The investment attorneys at Gana Weinstein LLP have recently filed a case on behalf of an investor in the Vertical Fund private placements. The investor purchased a Vertical Fund private placement through Financial West Group broker Jeffrey Gieseke. The Vertical Funds include Vertical Recovery Management, LLC, Vertical Mortgage Fund I, LLC, Vertical US Recovery Fund, LLC, and Vertical US Recovery Fund II, LLC. These funds were marketed to investors as as buying real estate notes at a discount that would pay income and then allow investors to profit through a future sale. However, in September 2015, these funds entered a bankruptcy alternative through a General Assignment for Benefit of Creditors under California law. Investors can expect to suffer substantial losses on their investment.
In addition, an action is pending against the accounting company for the Vertical Funds naming Haynie & Company of California Accountancy Corporation and Michael Zurovski as defendants for aiding and abetting the conversion of funds among other claims. According to the complaint, beginning at least as early as 2011, assets from Vertical Funds I and II were diverted to Vertical Fund Group and other entities. Assets were falsely titled “Acquisition Deposits” in the amounts of over $1.9 and $4.0 million respectively for the two funds. These accounts were titled in a way to suggest they were related to the acquisition of mortgages in the ordinary course of business but instead these amounts represented transfers to Vertical Fund Group seemingly for use in paying the costs of operation of the entirety of the Vertical Group. The complaint alleges that these payments were impermissible advances and were an improper use of funds under the terms of the offering documents and operating agreements and represent a breach of fiduciary duty on behalf of the fund manager.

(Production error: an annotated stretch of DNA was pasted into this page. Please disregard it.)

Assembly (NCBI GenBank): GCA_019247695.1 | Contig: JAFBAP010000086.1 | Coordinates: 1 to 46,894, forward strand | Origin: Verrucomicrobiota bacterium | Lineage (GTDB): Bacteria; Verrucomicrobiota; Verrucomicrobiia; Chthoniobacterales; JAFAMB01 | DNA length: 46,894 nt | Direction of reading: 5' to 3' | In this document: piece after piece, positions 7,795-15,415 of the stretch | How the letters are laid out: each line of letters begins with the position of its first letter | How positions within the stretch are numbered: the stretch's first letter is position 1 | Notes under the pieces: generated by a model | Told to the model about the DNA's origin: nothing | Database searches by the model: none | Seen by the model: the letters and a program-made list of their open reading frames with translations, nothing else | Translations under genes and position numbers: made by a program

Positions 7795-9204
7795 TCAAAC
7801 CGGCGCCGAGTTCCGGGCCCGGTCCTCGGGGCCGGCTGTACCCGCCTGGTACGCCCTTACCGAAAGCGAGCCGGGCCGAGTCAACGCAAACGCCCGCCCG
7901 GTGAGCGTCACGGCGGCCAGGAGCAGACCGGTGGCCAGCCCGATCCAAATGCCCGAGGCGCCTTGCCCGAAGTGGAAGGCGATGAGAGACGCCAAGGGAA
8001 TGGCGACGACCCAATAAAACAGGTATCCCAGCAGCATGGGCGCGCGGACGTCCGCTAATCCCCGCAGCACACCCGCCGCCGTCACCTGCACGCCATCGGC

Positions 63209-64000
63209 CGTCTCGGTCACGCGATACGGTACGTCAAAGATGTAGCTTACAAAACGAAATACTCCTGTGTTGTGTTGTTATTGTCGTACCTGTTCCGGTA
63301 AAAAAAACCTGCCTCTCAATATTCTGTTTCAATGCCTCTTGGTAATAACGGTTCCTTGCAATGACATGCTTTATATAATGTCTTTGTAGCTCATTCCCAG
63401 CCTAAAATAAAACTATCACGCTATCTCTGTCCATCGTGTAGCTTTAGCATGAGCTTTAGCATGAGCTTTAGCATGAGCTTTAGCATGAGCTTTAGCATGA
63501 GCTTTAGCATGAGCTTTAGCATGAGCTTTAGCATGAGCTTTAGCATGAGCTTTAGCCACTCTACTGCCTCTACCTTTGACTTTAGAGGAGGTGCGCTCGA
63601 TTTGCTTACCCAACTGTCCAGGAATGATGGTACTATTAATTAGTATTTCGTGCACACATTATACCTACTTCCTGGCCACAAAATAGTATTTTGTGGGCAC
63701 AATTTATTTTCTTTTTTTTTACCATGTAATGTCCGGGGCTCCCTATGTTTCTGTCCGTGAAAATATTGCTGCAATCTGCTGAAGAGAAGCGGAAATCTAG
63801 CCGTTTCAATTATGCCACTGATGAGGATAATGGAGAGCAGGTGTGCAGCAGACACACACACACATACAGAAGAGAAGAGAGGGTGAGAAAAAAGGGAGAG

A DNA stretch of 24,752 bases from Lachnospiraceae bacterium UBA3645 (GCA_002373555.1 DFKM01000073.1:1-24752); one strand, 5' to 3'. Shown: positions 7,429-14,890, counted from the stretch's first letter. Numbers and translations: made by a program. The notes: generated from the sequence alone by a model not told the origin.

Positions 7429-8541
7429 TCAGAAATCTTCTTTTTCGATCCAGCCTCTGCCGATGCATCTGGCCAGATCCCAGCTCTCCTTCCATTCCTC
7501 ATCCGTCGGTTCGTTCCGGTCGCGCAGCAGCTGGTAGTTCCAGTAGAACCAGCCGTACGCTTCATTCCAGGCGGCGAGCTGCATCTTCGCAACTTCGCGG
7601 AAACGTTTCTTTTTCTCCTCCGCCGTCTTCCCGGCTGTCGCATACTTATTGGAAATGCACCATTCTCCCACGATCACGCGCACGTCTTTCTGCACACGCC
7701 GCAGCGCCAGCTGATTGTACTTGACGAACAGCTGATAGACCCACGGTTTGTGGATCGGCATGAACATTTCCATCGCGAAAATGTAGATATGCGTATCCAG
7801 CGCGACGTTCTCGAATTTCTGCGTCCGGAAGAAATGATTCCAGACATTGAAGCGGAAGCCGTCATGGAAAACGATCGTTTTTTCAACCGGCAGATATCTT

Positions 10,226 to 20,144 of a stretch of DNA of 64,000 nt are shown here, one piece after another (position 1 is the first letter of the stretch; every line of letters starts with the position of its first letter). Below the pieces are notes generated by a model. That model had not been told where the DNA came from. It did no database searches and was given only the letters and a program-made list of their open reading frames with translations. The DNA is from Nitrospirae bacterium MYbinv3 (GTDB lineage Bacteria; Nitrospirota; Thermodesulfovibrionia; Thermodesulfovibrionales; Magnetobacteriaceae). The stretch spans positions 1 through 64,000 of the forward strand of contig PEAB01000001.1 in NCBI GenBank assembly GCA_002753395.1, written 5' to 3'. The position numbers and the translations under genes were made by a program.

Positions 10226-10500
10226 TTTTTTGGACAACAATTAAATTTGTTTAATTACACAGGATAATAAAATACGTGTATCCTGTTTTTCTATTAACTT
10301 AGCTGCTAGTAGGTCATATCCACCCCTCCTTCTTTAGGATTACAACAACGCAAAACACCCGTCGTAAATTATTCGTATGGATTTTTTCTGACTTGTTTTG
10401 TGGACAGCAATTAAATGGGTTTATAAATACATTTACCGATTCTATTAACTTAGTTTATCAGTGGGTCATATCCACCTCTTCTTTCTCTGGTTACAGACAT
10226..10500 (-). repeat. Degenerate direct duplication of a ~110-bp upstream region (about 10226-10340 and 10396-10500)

Private placement offerings are among the most speculative and costly investment products offered to retail investors. While the size of the private placement market is unknown, according to 2008 estimates, companies issued approximately $609 billion of securities through Regulation D offerings. Private placements allow many small companies to efficiently raise capital. However, regulators continue to find significant problems in the due diligence and sales efforts of some brokerage firms when selling private placements to investors. These problems include fraud, misrepresentations and omissions in sales materials and offering documents, conflicts of interest, and suitability abuses.